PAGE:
Movie shoot-outs are often dazzling feats of marksmanship. Few filmmakers have the guts to show their version of “Gunfight at the OK Corral” the way such gunfights actually go down — dozens of rounds, most missing the mark — pistols popping off, incessantly, their owners unable to hit the broad side of a crook in the heat of battle.
That’s one thing the two-fisted British crime drama “The Sweeney” gets absolutely right. In a running gun battle, the pistol packing coppers are at a distinct disadvantage to “villains” toting semi-automatic weapons. And neither has much luck at hitting ducking, moving non-civilian targets who are shooting back.
“The Sweeney,” based on an influential British TV show of the ‘70s, is a down-and-dirty genre picture that manages a couple of decent plot twists, a couple of passable car chases and two epic shoot-outs. The Brits may be decades behind the French in the car chase game, but director Nick Love has studied his Michael Mann (“Heat”) and learned how hard-boiled men and women of violence look, think, fight and shoot.
“The Sweeney” are cops, men and women who live for the adrenalin rush of the chase and the tussle, the satisfaction of the arrest,
“We’re The Sweeney. You’re nicked.”
They’re working class and coarse –a flying squad of violent crime detectives who still go by their unit’s bloody Cockney nickname, “The Sweeney,” slang for Sweeney Todd, the Demon Barber of Fleet Street.
The charismatic Ray Winstone is their leader, Jack Regan, an “any means necessary” brute with more than a hint of corruption about him. Not that he cares.
“We got the villains, didn’t we?”
He’s carrying on a sordid affair with a fellow cop who is also the wife (Hayley Atwell) of an Internal Affairs officer who’d like nothing more than to shut down the flying squad. Jack runs roughshod over his boss (Damian Lewis) and makes a point, after a big bust, of closing down the pub with his crew.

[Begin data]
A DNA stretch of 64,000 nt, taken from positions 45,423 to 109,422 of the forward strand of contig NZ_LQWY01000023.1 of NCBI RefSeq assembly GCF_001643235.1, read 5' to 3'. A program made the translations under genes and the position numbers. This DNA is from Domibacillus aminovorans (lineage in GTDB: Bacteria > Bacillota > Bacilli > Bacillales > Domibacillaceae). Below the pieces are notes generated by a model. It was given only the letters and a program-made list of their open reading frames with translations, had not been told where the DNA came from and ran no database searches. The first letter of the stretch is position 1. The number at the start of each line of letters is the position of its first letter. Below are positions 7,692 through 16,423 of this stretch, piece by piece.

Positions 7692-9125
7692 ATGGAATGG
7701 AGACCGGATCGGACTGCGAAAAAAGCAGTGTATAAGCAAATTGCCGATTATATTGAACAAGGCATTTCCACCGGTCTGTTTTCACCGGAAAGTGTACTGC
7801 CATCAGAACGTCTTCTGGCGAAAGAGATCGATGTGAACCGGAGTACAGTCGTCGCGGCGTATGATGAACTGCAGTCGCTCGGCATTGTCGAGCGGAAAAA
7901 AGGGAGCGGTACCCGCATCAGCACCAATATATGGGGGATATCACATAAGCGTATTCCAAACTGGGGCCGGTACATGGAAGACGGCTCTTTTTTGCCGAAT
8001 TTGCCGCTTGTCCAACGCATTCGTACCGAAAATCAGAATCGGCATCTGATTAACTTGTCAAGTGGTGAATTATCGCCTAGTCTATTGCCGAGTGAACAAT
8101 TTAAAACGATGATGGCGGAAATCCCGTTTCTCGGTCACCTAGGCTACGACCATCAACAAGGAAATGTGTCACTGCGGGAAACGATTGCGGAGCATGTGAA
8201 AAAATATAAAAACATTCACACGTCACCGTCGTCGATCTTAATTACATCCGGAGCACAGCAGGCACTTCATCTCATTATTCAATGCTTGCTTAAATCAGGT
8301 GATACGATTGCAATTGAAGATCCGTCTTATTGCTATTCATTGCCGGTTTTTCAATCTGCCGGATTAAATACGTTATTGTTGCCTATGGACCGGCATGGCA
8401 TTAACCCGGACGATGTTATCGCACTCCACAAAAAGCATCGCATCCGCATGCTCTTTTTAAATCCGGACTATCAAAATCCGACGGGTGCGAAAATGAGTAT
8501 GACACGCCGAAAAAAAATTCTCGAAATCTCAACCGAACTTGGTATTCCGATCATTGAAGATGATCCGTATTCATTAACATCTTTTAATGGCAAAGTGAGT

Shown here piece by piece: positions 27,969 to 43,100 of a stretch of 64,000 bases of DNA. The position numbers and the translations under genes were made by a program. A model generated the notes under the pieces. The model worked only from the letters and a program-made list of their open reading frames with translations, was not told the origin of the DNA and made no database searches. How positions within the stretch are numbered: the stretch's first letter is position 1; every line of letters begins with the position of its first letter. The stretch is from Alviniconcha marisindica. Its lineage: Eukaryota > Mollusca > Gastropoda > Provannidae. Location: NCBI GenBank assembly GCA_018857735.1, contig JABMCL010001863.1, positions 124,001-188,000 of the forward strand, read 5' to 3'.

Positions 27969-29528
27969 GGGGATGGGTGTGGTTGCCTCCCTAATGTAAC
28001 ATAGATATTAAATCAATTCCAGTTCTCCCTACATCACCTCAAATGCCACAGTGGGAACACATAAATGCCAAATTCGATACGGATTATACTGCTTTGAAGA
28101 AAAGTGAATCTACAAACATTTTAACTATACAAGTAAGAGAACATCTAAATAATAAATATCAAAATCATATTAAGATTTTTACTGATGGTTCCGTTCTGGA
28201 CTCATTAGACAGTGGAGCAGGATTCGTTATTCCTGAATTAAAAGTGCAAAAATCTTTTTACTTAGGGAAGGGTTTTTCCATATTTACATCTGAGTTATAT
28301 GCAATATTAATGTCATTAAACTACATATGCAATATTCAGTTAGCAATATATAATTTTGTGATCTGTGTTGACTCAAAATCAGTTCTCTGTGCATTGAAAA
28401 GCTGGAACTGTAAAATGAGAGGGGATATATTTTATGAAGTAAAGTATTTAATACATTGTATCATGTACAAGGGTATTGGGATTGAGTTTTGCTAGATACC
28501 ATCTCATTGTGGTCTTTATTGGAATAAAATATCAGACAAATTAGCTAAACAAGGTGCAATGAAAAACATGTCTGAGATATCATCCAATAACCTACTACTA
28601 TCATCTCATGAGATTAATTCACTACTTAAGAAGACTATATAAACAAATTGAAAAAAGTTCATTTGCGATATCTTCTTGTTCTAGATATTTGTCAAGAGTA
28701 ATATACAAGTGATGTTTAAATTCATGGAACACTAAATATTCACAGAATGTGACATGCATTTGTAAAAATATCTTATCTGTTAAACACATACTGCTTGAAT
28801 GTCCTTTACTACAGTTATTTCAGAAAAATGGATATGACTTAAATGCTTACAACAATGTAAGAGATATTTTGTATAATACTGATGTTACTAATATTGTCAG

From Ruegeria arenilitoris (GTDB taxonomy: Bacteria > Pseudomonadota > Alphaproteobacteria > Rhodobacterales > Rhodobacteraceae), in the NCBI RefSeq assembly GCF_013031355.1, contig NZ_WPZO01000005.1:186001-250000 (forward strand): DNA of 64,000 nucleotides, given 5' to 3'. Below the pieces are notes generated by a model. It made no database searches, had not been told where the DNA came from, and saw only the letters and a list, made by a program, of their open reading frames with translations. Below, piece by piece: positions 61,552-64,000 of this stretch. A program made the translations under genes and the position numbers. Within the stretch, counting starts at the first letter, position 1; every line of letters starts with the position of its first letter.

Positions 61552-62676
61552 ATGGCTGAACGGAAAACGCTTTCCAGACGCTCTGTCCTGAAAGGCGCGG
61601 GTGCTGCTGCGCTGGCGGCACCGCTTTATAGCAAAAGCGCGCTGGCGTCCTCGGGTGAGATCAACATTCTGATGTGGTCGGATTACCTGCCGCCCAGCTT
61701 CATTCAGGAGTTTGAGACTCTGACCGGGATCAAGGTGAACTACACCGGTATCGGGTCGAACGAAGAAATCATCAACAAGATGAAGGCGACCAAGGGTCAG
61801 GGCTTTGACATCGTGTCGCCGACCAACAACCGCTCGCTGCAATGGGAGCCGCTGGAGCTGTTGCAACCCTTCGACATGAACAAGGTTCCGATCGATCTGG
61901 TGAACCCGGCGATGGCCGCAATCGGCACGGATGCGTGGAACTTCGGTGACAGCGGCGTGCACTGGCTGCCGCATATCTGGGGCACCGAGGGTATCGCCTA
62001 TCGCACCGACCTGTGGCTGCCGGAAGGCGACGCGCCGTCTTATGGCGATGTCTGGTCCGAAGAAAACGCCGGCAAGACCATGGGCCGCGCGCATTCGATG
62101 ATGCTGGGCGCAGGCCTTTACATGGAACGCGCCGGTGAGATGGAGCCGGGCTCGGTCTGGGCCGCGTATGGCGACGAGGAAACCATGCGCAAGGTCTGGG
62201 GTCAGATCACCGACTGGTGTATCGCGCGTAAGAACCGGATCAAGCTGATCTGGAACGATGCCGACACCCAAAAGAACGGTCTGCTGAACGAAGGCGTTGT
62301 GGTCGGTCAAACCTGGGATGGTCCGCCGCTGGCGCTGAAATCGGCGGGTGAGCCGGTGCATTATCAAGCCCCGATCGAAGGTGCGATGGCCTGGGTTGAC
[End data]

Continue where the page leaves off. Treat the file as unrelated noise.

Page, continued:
“World’s runnin’ out of men like you, Jack.”
Then a jewelry store robbery ends with an execution, and Jack & Co. (Ben Drew is his young protégé) become obsessed with catching the villains who did it, willing to risk each other, scores of innocent civilians and prison terms to get their guy.
The film takes repeated “didn’t see that coming” turns, which help. Director Love gives it an R-rated ‘70s look and feel, from the rough and tumble men’s room sex to the immediacy of the violence. But he’s as bad as any Hollywood hack at not showing the collateral damage of a shootout in crowded Trafalgar Square. And the script (he co-wrote it with John Hodges) loses track of most of the squad, and is overflowing with silly expediencies and the odd eye-rolling “You were right all along” apology.
Winstone, growling, sneering, threatening villains and dating WAY out of his league but plainly able to through sheer macho and charisma, makes up for that. He sees to it that Regan and his not-so-sharp-shooters are the most believable, dangerous cops the screen has seen in ages.
MPAA Rating: R for violence and language throughout and some sexual content
Cast: Ray Winstone, Hayley Atwell, Damian Lewis
Credits: Directed by Nick Love, written by John Hodge and Nick Love. An eOne release.
Running time: 1:52